Excerpt: … As the season of candy canes and chocolate Santas approaches, sugar is selling for 24 cents per pound on the U.S. commodities market, about 9 cents above the world price. This differential is due not to market forces but rather to government intervention. Specifically, U.S. sugar producers persuaded the Commerce Department to threaten Mexican producers with tariffs for allegedly subsidizing sugar exports to the United States. In late October, U.S.-Mexican negotiations produced a preliminary deal under which the United States would refrain from imposing tariffs if Mexico’s industry accepted price and quantity controls on its exports; the expectation that U.S. supplies will tighten accordingly has driven up prices.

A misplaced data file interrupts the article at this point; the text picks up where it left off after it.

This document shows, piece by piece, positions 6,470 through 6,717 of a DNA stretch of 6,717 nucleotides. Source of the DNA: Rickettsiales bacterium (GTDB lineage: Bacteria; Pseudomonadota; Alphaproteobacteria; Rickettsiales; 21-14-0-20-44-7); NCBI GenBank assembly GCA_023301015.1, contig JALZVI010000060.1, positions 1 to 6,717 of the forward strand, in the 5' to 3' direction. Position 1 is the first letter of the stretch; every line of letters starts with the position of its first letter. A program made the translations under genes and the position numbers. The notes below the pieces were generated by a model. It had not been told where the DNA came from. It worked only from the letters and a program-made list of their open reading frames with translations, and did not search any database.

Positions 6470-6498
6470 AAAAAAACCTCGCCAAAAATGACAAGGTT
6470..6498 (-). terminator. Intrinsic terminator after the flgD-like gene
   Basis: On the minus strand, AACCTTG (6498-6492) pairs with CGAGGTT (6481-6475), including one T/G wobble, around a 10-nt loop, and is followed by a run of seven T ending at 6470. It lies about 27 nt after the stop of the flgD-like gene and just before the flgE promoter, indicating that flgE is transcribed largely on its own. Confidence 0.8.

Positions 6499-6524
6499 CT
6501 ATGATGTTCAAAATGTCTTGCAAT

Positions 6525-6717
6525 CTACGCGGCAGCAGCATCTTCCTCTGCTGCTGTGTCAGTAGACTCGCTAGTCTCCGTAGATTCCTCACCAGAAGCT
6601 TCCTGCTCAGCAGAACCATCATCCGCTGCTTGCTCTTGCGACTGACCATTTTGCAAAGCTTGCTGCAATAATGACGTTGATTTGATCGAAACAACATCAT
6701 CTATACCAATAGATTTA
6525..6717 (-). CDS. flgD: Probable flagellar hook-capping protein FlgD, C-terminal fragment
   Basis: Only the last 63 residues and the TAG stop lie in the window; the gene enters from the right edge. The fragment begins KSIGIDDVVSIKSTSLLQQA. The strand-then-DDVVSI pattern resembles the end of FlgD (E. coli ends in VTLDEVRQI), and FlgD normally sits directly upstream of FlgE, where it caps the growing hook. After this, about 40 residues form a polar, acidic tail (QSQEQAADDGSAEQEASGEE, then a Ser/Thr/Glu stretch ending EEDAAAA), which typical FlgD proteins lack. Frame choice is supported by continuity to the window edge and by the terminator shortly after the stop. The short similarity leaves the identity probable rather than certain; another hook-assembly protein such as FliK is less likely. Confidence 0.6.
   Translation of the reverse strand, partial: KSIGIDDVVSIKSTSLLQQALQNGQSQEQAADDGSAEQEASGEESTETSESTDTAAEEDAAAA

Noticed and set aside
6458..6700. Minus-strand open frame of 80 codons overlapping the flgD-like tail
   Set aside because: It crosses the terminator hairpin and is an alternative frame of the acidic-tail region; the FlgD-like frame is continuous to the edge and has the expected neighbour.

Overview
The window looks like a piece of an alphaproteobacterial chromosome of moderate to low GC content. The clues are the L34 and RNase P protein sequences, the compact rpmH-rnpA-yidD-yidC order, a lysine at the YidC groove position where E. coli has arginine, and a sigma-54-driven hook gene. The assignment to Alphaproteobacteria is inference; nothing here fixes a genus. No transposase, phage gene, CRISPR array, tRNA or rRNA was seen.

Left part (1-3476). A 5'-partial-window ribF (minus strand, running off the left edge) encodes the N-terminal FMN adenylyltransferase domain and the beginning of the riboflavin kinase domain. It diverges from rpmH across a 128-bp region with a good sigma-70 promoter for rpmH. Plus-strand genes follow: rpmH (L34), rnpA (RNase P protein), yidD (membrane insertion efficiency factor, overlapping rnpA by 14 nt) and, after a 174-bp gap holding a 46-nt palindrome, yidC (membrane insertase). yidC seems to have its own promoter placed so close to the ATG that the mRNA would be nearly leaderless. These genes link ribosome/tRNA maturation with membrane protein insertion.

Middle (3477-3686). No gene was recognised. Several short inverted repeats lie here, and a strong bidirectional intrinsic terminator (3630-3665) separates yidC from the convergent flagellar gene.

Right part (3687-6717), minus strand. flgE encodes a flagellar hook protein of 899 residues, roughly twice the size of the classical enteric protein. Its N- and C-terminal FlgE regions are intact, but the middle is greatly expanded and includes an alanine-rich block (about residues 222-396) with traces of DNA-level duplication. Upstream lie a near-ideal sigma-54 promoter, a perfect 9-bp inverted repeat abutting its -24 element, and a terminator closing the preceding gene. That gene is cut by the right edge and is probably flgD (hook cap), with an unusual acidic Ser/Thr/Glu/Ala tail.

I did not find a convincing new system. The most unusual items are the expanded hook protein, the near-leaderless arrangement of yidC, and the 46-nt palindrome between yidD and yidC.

On its merits, the U.S. producers’ case against Mexico was, at best, hypocritical. It’s true that the Mexican government owns about a fifth of the country’s sugar industry, which implies a subsidy, though precisely how much is hard to quantify. Yet U.S. producers, though nominally private, have benefited from federal subsidies and protections since the New Deal, including per-country quotas on imports.
Read the full editorial here.